This form of technology offers two main benefits. First, card details are never shared with call center agents or held in the contact center infrastructure, which reduces the number of people with access to sensitive data. In addition, guests will likely feel a greater level of trust towards your hotel, and consequently feel more confident to book, when they don’t have to read their card numbers out loud over the phone.

5. How to balance hyper-personalization with trust

A 2018 report from The Economist Intelligence Unit found that consumers want personalized content. But the majority of consumers said they feel uncomfortable about companies creating a “profile” on them to predict their behavior.

This privacy paradox presents a challenge. How can hotels offer personalized experiences while maintaining guest trust?

We suggest having a robust privacy policy on your hotel website. This should communicate precisely how you use and collect guest data, and feature an opt-out policy that lets guests know they can opt out of aspects of your website or app. The website of Stanford Court in San Francisco offers a great example of how a comprehensive privacy policy should look.

Finally, it’s important to be entirely transparent about how you collect and use data. Allow guests to opt-in (instead of out) into further communications, but make a clear statement about why opting-in is beneficial. Asking, “Can we contact you with exclusive offers and special rates?” is a way to remind your guests about what they stand to gain.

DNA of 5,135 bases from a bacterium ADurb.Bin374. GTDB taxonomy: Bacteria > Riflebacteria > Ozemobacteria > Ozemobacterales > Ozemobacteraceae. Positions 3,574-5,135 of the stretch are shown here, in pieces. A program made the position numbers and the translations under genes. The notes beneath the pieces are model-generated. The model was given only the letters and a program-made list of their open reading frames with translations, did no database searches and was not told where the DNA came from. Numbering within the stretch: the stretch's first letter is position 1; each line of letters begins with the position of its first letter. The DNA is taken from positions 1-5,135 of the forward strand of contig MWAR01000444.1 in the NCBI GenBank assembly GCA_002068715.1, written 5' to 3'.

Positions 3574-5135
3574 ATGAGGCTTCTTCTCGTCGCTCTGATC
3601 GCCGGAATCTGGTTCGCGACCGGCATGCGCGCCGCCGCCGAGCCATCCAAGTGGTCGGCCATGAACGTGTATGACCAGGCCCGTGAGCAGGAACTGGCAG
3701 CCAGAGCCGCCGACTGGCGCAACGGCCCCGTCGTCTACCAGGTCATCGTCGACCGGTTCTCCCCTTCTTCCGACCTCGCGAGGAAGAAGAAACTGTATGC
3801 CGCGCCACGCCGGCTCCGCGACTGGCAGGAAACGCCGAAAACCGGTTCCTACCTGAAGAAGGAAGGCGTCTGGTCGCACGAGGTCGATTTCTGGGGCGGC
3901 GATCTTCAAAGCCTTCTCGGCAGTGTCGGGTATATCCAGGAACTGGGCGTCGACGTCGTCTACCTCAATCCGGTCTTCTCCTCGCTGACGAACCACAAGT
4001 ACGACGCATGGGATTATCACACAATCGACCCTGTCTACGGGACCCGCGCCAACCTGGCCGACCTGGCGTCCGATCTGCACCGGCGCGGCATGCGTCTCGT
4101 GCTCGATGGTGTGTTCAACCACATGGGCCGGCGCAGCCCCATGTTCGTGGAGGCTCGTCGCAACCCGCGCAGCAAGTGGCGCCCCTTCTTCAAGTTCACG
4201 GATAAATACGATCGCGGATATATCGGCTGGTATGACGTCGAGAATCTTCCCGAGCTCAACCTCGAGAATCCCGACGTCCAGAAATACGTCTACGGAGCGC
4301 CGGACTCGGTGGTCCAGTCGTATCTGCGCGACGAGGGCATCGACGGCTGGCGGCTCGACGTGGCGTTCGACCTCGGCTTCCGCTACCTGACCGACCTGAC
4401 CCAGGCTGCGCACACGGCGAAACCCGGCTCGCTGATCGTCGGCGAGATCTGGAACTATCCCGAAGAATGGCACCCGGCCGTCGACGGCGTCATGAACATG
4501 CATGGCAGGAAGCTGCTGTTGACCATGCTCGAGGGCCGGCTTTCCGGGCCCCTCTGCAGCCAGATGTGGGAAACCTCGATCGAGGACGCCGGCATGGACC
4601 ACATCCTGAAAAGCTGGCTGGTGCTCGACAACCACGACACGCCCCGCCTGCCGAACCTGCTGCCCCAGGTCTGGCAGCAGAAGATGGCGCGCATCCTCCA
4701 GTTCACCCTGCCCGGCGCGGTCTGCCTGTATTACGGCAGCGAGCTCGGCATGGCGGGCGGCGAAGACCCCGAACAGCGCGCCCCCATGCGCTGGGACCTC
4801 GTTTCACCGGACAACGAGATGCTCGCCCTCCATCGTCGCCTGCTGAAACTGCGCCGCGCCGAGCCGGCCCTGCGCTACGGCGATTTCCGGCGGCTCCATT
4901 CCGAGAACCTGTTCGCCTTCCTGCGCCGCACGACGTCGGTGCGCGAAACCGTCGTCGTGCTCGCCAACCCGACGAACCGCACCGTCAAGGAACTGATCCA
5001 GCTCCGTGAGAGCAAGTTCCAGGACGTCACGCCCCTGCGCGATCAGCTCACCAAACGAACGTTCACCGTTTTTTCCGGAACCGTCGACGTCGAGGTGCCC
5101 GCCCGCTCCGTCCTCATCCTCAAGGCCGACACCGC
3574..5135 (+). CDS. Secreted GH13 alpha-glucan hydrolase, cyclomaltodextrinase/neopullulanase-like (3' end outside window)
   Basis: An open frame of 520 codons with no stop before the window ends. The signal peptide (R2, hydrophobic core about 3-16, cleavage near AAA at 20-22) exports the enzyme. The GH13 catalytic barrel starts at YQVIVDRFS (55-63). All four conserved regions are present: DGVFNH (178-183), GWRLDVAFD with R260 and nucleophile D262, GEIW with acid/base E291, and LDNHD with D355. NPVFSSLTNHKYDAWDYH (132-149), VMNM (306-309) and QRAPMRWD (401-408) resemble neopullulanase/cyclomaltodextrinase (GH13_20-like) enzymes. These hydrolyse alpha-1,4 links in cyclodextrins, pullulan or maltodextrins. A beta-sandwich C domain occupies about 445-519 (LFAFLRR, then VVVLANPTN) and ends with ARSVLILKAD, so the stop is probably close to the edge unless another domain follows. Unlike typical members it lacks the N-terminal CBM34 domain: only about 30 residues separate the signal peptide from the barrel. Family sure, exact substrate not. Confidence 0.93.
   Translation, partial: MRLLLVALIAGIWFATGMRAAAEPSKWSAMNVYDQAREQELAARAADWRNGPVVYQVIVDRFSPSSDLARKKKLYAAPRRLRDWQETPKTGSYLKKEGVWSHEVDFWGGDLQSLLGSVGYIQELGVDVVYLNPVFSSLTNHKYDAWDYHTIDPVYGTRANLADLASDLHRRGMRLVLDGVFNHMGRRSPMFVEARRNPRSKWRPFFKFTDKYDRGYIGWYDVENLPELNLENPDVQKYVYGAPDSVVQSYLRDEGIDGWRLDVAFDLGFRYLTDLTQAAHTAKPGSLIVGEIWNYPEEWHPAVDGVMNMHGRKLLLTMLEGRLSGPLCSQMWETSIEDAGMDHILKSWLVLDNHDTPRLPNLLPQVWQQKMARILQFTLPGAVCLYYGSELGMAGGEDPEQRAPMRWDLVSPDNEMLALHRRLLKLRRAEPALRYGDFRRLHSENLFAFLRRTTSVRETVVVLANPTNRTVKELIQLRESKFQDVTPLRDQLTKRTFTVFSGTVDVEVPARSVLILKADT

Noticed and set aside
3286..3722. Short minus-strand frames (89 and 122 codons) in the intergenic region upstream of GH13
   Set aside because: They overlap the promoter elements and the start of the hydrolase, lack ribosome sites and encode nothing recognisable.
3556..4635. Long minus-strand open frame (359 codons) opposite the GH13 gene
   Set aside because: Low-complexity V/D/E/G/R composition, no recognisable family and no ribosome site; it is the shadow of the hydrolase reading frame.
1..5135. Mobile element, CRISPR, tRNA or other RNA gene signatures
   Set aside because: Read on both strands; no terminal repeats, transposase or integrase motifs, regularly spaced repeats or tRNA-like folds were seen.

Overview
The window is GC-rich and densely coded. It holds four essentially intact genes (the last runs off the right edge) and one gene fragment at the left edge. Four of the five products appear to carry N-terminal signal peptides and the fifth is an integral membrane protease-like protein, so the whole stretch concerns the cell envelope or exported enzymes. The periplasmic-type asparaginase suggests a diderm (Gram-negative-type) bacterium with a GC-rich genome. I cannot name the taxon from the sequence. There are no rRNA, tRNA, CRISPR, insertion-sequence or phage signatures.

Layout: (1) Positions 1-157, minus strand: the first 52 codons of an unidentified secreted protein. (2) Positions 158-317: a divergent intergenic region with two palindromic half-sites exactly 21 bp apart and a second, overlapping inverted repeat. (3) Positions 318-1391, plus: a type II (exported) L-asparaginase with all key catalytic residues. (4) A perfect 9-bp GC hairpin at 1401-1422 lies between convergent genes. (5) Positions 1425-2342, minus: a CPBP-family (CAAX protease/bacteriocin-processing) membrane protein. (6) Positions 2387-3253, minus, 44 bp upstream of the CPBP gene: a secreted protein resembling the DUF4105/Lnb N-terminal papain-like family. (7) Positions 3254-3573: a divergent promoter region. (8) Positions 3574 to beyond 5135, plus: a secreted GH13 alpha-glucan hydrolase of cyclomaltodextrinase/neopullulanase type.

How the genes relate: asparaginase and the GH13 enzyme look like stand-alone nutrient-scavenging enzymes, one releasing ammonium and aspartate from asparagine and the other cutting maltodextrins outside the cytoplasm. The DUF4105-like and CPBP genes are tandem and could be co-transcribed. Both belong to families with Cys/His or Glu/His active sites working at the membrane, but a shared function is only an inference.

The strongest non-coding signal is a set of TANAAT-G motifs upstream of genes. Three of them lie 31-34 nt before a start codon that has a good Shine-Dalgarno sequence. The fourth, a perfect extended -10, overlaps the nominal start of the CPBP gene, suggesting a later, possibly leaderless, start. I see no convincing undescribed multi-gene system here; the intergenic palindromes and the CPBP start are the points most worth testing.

Building privacy

Business traveler overlayed by digital map

With Marriott’s high-profile data breach and a wider crisis of consumer trust, hotels need to work harder than ever to reassure guests. Investing in the right technologies to keep data secure is crucial. Hotels also need to balance delivering personalized experiences with respecting privacy — arguably one of the toughest tasks modern hoteliers face.

As artificial intelligence and new digital technologies allow hotels to capture unprecedented amounts of data, transparency becomes paramount. Letting guests know exactly how their data is accessed and used with detailed privacy policies and clear communication is fundamental to earning their loyalty.

Joan Evelyn Lee

Joan Evelyn Lee

Joan is VP of Operations at Pegasus, helping hotels worldwide efficiently manage their distribution channels and maximize direct bookings. She loves cooking, traveling, and all things New Orleans. Contact her at joan@pegs.com.